“In Thailand we like to say that this election is the decisive moment between the democratic side and undemocratic side,” says Peter Pongngern, a spokesman for the new Future Forward Party.
Ending five years of military rule, Thailand will finally host an election on 24 March. But after multiple delays, questions abound as to the fairness of the polls, particularly following the adoption of a 2017 constitution allowing the military to appoint senators. With military junta members creating their own party, many fear these elections may simply be a way to extend the military’s hold on power.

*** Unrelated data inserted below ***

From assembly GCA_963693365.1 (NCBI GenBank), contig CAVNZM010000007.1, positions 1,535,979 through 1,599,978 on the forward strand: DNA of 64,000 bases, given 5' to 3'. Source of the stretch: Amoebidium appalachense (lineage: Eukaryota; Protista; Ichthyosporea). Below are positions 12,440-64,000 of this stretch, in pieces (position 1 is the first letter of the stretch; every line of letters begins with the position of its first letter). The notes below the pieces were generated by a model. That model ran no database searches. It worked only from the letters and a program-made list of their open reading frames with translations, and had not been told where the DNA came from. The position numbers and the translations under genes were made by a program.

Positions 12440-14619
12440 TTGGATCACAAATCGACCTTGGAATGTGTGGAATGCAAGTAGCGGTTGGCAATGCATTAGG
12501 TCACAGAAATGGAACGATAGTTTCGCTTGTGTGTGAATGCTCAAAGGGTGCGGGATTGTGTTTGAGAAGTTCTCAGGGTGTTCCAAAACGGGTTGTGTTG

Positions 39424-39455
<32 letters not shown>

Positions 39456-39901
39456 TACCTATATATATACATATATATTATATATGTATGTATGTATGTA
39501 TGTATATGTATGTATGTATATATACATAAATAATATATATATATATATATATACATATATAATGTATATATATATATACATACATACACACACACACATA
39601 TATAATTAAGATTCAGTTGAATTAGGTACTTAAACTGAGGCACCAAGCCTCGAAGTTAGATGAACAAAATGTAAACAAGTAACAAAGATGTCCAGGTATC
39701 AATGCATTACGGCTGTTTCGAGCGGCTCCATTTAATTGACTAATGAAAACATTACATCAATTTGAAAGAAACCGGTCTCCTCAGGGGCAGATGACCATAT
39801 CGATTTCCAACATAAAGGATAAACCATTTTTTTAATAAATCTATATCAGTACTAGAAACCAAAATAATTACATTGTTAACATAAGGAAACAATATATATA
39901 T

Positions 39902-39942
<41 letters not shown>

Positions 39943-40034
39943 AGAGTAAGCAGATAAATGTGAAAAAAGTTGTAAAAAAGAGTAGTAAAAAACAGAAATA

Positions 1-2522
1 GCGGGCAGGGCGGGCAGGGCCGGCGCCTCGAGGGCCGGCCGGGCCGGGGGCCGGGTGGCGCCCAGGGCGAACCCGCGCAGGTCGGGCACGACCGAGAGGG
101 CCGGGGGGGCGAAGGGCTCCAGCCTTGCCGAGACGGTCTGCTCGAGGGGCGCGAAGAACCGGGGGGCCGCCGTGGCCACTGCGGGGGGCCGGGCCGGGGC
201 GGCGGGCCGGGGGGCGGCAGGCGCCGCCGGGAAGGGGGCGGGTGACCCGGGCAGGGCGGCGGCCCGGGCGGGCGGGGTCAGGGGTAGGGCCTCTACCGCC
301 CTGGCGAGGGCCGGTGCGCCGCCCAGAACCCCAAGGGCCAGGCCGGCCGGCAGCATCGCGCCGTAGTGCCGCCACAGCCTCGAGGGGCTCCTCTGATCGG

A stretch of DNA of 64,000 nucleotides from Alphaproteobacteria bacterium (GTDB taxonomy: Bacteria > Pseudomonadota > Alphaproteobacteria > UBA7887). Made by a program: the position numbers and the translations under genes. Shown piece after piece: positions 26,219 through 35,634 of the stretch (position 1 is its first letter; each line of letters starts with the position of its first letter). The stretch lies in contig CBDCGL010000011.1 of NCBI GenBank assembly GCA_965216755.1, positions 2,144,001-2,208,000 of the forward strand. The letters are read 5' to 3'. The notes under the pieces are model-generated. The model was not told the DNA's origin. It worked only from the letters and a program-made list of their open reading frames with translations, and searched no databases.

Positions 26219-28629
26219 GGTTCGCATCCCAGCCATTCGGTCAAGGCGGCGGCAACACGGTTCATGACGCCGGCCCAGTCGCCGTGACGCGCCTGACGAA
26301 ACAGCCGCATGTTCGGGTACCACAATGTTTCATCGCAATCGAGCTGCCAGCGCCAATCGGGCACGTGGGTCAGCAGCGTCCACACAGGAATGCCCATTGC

In 2014, General Prayut Chan-o-cha launched a coup against the government of Yingluck Shinawatra—the third time in eight years that the Shinawatras and their allies have been forcibly removed from power after being democratically elected.
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